The Mayor of New York, Bill de Blasio, has appointed a Nigerian to head the city’s Housing Authority in his bid to overhaul the previous administration’s housing policy.
Shola Olatoye would serve as the new chair of the New York City Housing Authority, NYCHA.
Mr. de Blasio said his administration is working towards building and preserving 200,000 units of affordable housing over the next decade to address longstanding health and safety issues in the city.
“We are going to take a new approach to this crisis that holds nothing back,” said the mayor.
“From doing more to protect tenants in troubled buildings, to innovating new partnerships with the private sector, to forging a new relationship with our NYCHA communities, every decision we make will focus on maximizing the affordability of our neighbourhoods.
“These agencies are going to work together as a collective to lift up families and make this one city—where everyone rises together,” Mr. de Blasio added.
The daughter of a Nigerian immigrant and working class mom, Mrs. Olatoye is expected to focus on strategic goals like expanding employment opportunities for NYCHA residents, developing plans to retrofit buildings, and supporting tenants – including the 40 percent of residents over the age of 62.
Mrs. Olatoye described the decision to let her run the NYCHA as an “honour.”
“Everything we will do will be focused on improving the quality of life for our tenants, especially protecting their safety,” Mrs. Olatoye, who is married with two sons, said.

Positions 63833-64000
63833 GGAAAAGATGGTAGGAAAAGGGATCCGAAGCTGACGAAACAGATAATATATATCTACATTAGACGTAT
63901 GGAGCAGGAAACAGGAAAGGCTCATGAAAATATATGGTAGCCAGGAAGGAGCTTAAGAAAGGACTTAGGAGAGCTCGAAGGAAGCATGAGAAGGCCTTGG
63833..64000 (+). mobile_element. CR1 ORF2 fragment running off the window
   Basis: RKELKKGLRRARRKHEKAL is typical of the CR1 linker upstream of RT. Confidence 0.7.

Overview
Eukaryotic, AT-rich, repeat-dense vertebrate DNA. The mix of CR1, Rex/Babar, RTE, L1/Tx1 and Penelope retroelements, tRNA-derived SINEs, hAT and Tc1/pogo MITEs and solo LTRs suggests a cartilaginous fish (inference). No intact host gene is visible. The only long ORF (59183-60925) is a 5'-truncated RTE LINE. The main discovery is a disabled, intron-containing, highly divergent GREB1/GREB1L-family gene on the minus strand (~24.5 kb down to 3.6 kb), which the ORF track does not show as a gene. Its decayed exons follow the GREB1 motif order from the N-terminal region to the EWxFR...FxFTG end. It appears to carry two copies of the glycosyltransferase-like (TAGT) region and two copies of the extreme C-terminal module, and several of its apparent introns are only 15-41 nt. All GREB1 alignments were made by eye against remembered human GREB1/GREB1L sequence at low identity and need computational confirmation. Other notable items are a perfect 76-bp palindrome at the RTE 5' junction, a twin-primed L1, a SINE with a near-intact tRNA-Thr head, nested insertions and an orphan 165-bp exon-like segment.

“This is an enormous opportunity. Public housing helped people in my family. I want it to do the same in the future for others,” she added.
Before her appointment, Mrs. Olatoye was Vice President and New York Market Leader for Enterprise Community Partners, a national non-profit that has helped build or preserve more than 44,000 affordable homes for lower-income New Yorkers and invested more than $2.5 billion in and around the city.
At Enterprise, Mrs. Olatoye oversaw a cross-functional team that worked with community partners, the public sector and private capital sources to build and preserve approximately 3,000 affordable homes per year in New York City.
Mrs. Olatoye had also overseen a number of public-private partnership initiatives at Enterprise, including a 2013 project the East Harlem Center for Living and Learning located in East Harlem, in which Enterprise provided more than $12 million in debt and equity to create a new 151,000-square-foot multi-family, mixed-use development with 88 new affordable apartments, a 58,000-square-foot K-8 charter school, and 6,000 square feet of office space dedicated to not-for-profit organizations.
She had also served as a Vice President and Senior Community Development Manager of HSBC Bank; Director of HR&A Advisors, Inc., an advisory and economic development consulting firm; and Director of Community Outreach at the Campaign for Fiscal Equity, Inc.
“I cannot wait to work with Shola and this administration to make New York proud of their public housing again,” said Cecil House, NYCHA General Manager.
“We’ve never had a leadership this committed to making that happen, and to treating our NYCHA tenants with the same respect as every other tenant in this city. We are ready to roll up our sleeves, get to work, and change the way we do business,” he added.
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